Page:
Insulated Rabbit Hutches DIY and Covers

Single insulation snuggler
Written by Editorial

Rabbit hutch insulation can be achieved through various ways which include buying an already insulated one, doing it yourself or using insulating hutch covers. Here is more insight.

Rabbit hutch insulation is the best way to ensure your bunnies stay warm during cold winter seasons and avoid a heat stroke during hot summers. To do so, you need to create a barrier to help minimize heat transfer into and out of your outdoor rabbit shed or hutch.

Besides insulation, you need to buy good rabbit hutch covers to ensure it remains warm throughout as dampness is likely to increase the chances of illness to your furry friends.

Finally, the material used should be safe, and it should be placed in a way that your bunnies cannot access them easily. This is to avoid them chewing and ingesting them as they may cause blockages.

Do not forget to get water bottle covers or using heated water bottles and bowls to ensure drinking water does not freeze.

DIY rabbit hutch insulation

If you are good with DIY, you need to get the right materials which include the following:  

Foil-backed bubble wrap or foam

It has a foil that will help reflect heat as well as a bubble wrap or foam that will trap air. If you want to insulate the area with mesh such as the door and window, go for the bubble wrap since it allows some light to go through.

Also, cutting it is easy, you need a scissor or a knife, it is light in weight, and will be easy to install. The foam will cost you about £2.85 per sqm and bubble £3.75 per sqm


It is made from sheep’s wool, which is not toxic to your rabbits, and it comes in various thicknesses. It is relatively expensive where you will spend about £4 per sqm. It resembles what you see on lofts.

Polystyrene sheets

They are available in different thicknesses, are easy to use (cut them to the desired size). If you opt for polystyrene, expect to spend about £3.50 per sqm for those about 25mm in depth.

Finally, cardboard, straw, newspapers, blankets, duvets, among other materials, can also be used. Avoid mineral wool or glass insulation since they may be toxic and irritate your rabbits if they touch them.

Fitting it

You need to put the insulating material between frames on your hutch on the inner side before placing cardboard or plywood to cover them. While installing, you will be expected to cut them to correct sizes or join any small pieces using tape.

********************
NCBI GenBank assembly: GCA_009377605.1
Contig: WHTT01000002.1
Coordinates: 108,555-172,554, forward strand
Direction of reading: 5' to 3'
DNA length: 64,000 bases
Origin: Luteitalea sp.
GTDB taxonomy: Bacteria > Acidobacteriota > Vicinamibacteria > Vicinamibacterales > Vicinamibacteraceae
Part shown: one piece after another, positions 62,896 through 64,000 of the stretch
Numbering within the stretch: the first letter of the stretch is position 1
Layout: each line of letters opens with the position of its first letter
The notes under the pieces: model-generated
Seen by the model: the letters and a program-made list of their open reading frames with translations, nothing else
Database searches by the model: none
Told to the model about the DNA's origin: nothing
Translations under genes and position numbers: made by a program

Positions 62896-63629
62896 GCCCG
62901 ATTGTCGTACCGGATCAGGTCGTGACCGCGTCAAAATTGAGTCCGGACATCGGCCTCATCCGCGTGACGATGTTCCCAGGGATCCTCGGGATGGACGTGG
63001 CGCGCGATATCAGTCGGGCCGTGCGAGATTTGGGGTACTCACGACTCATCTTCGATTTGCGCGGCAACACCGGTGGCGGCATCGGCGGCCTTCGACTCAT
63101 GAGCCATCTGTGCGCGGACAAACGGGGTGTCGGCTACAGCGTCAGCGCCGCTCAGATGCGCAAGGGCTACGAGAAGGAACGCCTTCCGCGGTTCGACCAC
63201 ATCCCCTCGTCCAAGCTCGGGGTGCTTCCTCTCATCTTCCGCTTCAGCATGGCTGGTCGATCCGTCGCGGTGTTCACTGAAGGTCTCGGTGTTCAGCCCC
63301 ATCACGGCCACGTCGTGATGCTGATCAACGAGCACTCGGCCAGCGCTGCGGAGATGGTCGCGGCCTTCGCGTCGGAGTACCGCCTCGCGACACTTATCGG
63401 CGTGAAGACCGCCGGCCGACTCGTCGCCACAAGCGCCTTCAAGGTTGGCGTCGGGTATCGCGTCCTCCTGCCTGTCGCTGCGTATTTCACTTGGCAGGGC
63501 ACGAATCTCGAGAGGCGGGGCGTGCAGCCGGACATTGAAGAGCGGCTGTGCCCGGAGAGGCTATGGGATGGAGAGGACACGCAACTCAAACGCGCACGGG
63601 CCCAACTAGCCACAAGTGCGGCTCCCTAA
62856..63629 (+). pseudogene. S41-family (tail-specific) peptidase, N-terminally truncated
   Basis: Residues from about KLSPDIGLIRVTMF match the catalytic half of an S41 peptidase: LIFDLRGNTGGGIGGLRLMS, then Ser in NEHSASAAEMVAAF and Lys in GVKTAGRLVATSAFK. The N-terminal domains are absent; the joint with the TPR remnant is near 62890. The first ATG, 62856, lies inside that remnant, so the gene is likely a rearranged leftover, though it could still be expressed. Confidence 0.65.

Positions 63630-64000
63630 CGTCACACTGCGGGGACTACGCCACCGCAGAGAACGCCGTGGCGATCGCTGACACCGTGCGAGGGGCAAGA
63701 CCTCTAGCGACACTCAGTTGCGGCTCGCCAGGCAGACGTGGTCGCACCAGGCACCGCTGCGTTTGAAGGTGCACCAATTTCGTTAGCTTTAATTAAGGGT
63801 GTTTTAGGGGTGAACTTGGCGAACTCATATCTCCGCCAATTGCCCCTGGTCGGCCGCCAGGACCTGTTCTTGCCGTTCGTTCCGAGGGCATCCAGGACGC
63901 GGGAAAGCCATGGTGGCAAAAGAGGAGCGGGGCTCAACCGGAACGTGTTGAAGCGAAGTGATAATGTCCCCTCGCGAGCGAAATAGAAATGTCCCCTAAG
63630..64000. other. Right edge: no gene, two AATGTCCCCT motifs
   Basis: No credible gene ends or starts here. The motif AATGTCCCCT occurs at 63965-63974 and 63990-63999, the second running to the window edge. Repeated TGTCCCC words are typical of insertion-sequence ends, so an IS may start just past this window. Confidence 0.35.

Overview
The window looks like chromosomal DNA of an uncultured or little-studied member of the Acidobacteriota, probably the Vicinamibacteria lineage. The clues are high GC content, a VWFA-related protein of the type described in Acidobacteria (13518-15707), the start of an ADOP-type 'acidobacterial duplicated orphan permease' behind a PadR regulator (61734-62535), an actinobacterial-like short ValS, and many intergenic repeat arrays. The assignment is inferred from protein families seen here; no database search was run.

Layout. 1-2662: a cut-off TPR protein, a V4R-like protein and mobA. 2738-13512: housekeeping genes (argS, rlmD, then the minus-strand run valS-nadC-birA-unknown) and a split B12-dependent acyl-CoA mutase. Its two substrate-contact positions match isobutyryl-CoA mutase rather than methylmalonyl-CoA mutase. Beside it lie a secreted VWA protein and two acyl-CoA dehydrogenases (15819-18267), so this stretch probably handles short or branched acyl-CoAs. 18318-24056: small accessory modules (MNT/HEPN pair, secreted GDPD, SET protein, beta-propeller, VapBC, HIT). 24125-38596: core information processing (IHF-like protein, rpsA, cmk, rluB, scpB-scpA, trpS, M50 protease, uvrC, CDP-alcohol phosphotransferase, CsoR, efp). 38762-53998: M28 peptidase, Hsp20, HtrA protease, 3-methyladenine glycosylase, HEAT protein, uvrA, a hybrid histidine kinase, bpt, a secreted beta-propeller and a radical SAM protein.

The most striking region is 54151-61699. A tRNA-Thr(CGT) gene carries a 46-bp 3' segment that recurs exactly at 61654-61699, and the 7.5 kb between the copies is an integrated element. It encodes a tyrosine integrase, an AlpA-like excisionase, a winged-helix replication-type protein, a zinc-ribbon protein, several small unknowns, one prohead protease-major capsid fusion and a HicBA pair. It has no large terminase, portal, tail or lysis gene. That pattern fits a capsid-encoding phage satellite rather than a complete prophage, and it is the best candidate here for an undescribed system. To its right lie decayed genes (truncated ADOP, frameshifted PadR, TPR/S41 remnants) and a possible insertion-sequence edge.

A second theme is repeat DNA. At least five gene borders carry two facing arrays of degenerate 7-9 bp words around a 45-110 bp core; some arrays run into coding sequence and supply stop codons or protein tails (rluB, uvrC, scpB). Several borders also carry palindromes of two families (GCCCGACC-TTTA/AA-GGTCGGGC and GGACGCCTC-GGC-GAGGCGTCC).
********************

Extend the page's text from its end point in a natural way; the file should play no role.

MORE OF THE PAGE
If you are a newbie, you can look for the various insulated rabbit hutch plans online and use them as your guideline.  This video should give you a hint on how to go about the whole process.

Insulating rabbit hutch covers

The second option is going for hutch covers with insulation. These covers should be waterproof. Brands such as the single and Double Insulation Snuggle and Made to Measure will work well on your rabbit house.

Most of these covers are easy to fix as they feature velcro tapes, some are zippered or have points where you can tie them to your coop.

Before buying them, you need to ensure they are the correct sizes and will fit well for your hutch type. You have the option of going for custom sizes. Customized ones will cost you slightly more than the standard sizes.

Buying insulated rabbit hutches

Finally, you can save time and hustle by going for the readymade ones such as Trixie Natura Small Animal Hutch with Insulation or Outback All-Seasons Rabbit Hutch with Run and n. Most of them come with removable front size plastic covers.

TRIXIE Pet Products 2-in-1 Rabbit Hutch with Insulation, 45.5 x 25.5 x 44.25 inches

TRIXIE Pet Products 2-in-1 Rabbit Hutch with Insulation

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We are a group of animals and pet fanciers and experts knowledgeable on most pets including dogs, rabbits, cats, fish, reptiles, birds, among other home pets.

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